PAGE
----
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Christopher R. Jasinski
07-17-2001, 07:52 AM
I own a 1955 16' Lyman and within the next year or 2 I plan on stripping the whole boat and refinishing it. While refinishing it I would like to try slowing down some of the leaks. The leaks that exist eventually swell themselves shut, but that can take awhile especially when the boat spends most of the time covered up sitting on a trailer in a garage. Does anyone know what I can do to slow down the leaks?

ishmael
07-17-2001, 12:00 PM
This is a ply lapstrake hull, yes? How is it fastened in the laps, clenched nails or rivets? Has it been mostly in fresh or salt water?

Assuming it's ply, it was built with polysulfide in the laps. The leaks are likely because of started fastenings. The trick would be to locate the leaks and re-fasten, or if the laps are riveted, you can harden up on them. A squirt of polysulphide in the open seams as you do the fastening, as well as a bead down the outside of each lap, would also help a bunch.

Hope that helps. One of my favorite boats, when I was a lad, was a 13 ft Lyman with a ten horse Merc.

Jack

Ed Harrow
07-17-2001, 12:29 PM
At last we understand the root of Ish's complications...

Christopher R. Jasinski
07-17-2001, 02:00 PM
The boat is made of plywood and it is a clinkerbuilt, amd it has mostly been in fresh water accept once when my grandfather took to florida, but that was maybe 20 years ago. I need you to fill me on what you mean by the started fastenings? So how do I refasten the areas where it is leaking?
Originally posted by ishmael:
This is a ply lapstrake hull, yes? How is it fastened in the laps, clenched nails or rivets? Has it been mostly in fresh or salt water?

Assuming it's ply, it was built with polysulfide in the laps. The leaks are likely because of started fastenings. The trick would be to locate the leaks and re-fasten, or if the laps are riveted, you can harden up on them. A squirt of polysulphide in the open seams as you do the fastening, as well as a bead down the outside of each lap, would also help a bunch.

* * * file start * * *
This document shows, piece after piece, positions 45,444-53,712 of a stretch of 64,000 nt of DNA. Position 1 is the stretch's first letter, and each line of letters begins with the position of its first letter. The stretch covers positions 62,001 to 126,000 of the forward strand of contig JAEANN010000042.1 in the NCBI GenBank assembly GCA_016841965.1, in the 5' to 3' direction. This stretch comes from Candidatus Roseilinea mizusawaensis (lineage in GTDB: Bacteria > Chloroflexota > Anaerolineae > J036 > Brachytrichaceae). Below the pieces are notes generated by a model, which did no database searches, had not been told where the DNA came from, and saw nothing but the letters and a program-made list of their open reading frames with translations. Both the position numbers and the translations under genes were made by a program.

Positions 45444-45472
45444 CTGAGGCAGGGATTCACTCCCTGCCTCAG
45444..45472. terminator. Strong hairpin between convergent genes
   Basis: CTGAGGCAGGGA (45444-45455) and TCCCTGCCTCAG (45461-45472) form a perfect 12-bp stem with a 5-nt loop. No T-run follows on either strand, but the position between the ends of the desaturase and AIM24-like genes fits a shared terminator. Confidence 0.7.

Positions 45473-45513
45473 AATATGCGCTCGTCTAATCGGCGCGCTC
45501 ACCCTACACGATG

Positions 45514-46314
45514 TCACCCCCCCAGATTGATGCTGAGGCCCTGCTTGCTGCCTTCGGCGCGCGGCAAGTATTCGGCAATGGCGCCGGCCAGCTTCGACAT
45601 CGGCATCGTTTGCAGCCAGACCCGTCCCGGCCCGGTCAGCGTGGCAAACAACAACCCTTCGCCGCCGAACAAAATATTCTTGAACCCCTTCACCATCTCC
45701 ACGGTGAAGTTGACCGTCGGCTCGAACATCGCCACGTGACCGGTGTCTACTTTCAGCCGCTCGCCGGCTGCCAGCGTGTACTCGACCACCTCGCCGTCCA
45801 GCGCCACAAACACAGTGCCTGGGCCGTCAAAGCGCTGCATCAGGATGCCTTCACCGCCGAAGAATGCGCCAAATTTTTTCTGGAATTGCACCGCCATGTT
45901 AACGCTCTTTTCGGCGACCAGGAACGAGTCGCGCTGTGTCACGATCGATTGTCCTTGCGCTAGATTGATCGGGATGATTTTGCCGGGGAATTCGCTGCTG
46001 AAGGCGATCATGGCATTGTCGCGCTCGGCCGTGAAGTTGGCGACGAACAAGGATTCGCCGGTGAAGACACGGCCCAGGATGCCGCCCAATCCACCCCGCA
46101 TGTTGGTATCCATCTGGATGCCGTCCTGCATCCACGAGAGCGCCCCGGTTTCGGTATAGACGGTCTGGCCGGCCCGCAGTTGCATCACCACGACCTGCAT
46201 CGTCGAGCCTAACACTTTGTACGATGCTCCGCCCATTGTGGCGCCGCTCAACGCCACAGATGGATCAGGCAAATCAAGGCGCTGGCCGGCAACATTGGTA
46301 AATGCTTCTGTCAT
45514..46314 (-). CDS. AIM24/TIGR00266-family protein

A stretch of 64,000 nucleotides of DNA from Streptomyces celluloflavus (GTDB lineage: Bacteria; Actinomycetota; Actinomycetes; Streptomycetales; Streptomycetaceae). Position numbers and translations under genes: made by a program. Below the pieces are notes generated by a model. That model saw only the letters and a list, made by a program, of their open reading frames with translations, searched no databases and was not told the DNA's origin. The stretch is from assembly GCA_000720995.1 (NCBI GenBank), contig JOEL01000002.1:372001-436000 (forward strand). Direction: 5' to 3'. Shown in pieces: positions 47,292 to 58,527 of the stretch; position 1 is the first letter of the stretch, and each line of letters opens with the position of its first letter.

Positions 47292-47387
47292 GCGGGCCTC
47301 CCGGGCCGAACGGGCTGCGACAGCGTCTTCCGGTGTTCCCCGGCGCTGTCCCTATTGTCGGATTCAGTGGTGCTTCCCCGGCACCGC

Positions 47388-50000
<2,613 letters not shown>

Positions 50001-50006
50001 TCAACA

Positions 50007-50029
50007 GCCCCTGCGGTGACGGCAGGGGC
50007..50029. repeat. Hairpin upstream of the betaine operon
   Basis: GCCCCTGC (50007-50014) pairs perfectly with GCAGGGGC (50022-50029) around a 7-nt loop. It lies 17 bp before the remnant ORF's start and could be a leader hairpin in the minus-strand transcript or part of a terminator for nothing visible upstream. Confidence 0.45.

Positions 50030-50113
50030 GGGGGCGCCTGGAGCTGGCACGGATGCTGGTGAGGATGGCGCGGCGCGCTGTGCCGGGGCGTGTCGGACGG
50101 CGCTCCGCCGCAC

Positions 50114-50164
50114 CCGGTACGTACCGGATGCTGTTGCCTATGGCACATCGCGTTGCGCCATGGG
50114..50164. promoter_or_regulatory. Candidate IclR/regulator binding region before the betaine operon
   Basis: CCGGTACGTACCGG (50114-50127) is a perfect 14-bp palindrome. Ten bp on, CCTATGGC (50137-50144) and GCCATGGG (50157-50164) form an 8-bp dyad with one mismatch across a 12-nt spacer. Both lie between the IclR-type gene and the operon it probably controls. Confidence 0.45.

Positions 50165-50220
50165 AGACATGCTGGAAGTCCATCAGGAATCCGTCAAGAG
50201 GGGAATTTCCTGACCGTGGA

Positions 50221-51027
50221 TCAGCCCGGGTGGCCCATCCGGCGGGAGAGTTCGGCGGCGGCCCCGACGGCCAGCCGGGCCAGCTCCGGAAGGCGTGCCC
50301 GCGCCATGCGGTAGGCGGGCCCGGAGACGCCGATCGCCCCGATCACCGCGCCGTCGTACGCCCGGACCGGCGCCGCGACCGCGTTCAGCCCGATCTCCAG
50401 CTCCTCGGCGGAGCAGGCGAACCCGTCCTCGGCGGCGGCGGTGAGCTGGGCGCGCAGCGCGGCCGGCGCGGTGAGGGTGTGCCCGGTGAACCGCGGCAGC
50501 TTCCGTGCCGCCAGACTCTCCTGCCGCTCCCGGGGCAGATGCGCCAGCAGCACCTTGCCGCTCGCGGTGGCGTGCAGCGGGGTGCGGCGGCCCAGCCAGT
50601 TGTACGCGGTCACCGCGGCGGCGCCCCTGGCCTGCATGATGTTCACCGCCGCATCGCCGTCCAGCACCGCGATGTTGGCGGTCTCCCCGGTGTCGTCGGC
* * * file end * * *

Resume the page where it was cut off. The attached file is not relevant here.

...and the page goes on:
Hope that helps. One of my favorite boats, when I was a lad, was a 13 ft Lyman with a ten horse Merc.

Jack

ishmael
07-17-2001, 02:24 PM
Sorry Christopher,

Started, a figure of speech meaning stretched, pulled loose, or broken.

I'm thinking there are clenched nails in the laps. Depending on their spacing you can put new fastenings between the old ones. I think what I would do is use rivets. You could drill for the rivet(tight fit) and then use smaller diameter machine screws with washers on each end, where appropriate, to pull the lap closed until you get a few rivets in place. Scooging some googe in the seam before pulling it tight would be a good idea.

These boats, in my experience, take a hell of a pounding, and that is what loosens 'em up. Finding where yours is loose is the first step. Could be where the garboard(bottom-most plank)meets the keel, in which case you are looking at some new screws. In that case, taking the old ones out and re-bedding the faying surface with polysulphide would be in order.

Best,

Jack

rbgarr
07-17-2001, 03:02 PM
See http://www.lymanboats.com for more suggestions, information and links.